Amarakoshodghatana of Kshirasvamin (study)

by A. Yamuna Devi | 2012 | 77,297 words | ISBN-13: 9788193658048

This page relates ‘Belief in the presence of evil spirits’ of the study on the Amarakoshodghatana of Kshirasvamin (in English) which represents a commentary on the Amarakosha of Amarasimha. These ancient texts belong the Kosha or “lexicography” category of Sanskrit literature which deals with the analysis and meaning of technical words from a variety of subjects, such as cosmology, anatomy, medicine, hygiene. The Amarakosa itself is one of the earliest of such text, dating from the 6th century A.D., while the Amarakoshodghatana is the earliest known commentary on that work.

Belief in the presence of evil spirits

In explaining the word unmāda (I. 6. 27; p. 54), Kṣīrasvāmin says it is the abnormality of mind caused by the possession of evil spirits–

cittānavasthitirbhūtādyāveśāt |

Amarakośa mentions that the word yātayāmam[1] (III. 3.145; p. 304) signifies old and used. Kṣīrasvāmin illustrating the word in the sense of ‘used’ records that the darbhā, kṛṣṇājinam, mantras, brāhmaṇas, havis and agni can be used again and again; Indians seem to have held the view that these things are never considered as used products in rituals and sacrifices.

This is brought to the fore when Kṣīrasvāmin illustrates the word yātayāmam

paribhuktaṃ yathā—
darbhā
kṛṣṇājinam mantrā brāhmaṇā haviragnayaḥ |
āyātayāmānyetāni niyojyāni punaḥ punaḥ ||

Kṣīrasvāmin illustrating the word ketanam[2] (III. 3. 114; p. 297), records the general custom “that a brāhmaṇa should not disregard an invitation”–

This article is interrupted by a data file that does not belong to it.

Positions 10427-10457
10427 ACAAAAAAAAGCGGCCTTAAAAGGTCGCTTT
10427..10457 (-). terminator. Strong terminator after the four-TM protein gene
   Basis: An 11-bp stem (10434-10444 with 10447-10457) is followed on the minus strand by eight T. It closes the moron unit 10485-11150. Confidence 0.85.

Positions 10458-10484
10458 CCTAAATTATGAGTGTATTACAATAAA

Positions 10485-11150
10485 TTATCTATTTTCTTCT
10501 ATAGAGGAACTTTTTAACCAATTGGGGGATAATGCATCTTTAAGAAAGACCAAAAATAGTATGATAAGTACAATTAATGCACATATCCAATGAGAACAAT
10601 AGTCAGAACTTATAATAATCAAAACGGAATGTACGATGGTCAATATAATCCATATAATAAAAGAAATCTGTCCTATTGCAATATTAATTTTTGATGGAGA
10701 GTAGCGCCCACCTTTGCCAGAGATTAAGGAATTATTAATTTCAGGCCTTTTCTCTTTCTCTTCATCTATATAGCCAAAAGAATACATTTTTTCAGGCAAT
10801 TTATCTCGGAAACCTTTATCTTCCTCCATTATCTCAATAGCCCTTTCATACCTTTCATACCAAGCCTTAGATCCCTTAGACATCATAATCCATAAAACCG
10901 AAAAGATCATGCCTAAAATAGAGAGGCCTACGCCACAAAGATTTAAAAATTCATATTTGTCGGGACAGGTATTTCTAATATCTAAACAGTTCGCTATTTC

upanimantraṇe yathā—brāhmaṇo niketanaṃ nātikramet |

(a) Akaraṇiḥ (III. 2. 39; p. 268)–

[Curse:]

Kṣīrasvāmin illustrates the word in the sense of curse ' that the use of condemned or unworthy metals may invite curse'–na karaṇam ākaraṇiḥ yathā -ākaraṇiriha bhūyādapraśastasya dhātuḥ |

(b) Varaḥ (III. 2. 8; p. 262) (III. 3. 173; p. 312):

Kṣīrasvāmin adds that the word also means “a boon or that which is sought” and quotes the statement of Kātya “that which is sought by penance from the gods” is vara or boon–

varaṇaṃ varaḥ vriyate vā | yatkātyaḥ—
tapobhiriṣyate yastu devebhyaḥ sa varo
mataḥ |

(c) Kāśyapī (II. 1. 2; p. 70)–

[Earth:]

Amarakośa mentions kāśyapī as one of the synonyms of earth.

Kṣīrasvāmin while explaining this word refers to the legend of Bhārgava winning the earth and giving it to Kaśyapa[3]

kaśyapasyeyaṃ kāśyapī bhārgaveṇa jitvā hyasmai dattā |

(d) Tīrtham (III. 3. 86; p. 290)–

[Holy rivers:]

Amarakośa gives various meanings to this word. One of it is holy river. Kṣīrasvāmin explains that a river or a place resorted to by the sages is called a tīrtha and cites from Kumārasambhava (VI. 38) in support of his expalnation.

This is a general belief prevalant in India even today; Kṣīrasvāmin also gives example of such rivers as prabhāsa[4] tīrtha, puṣkara[5] tīrtha and others–

ṛṣi juṣṭaṃ prabhāsapuṣkarādi, yadadhyāsitamarhadbhistaddhi tīrthamiti |

(e) Ūrṇā (III. 3. 50; p. 281)–

[A circle of hair between the eyebrows:]

Amarakośa mentions that the word ūrṇā denotes both the wool of sheep and the circle of hair between the eyebrows.

Illustrating the latter meaning Kṣīrasvāmin quotes from nāgānanda (17; 5-32) that it is the symbol or indicative if emperorship–

āvartaścakravarticihnaṃ yathā—
ūrṇoyamantabhrurvoḥ |

Such and other beliefs based on the bodily features were and are still much prevalent in India.

Footnotes and references:

[1]:

jīrṇaṃ ca paribhuktaṃ ca yātayāmam |; Cf. Bhagavad Gīta XVII. 10:
yātayāmaṃ gatarasaṃ pūtiparyuṣitaṃ ca yat |
ucchiṣṭamapi cāmedhyaṃ bhojanaṃ tāmasaḥ priyam ||

[2]:

ātha ketanaṃ kṛtye ketāvupanimantraṇe |

[4]:

Is in modern Gujarat, near the sea and has famous temple of Somanātha, one of the jyotirliṅgas; mentioned in Ādi parva, 218. 2-8; Śalya parva, 35. 42.

[5]:

Lake, six miles from Ajmer. Brahmāṇḍa Purāṇa, P. V. 15.150; Cf. Padma Purāṇa Ch. 11 Svarga kāṇḍa for greatness of tīrthas.

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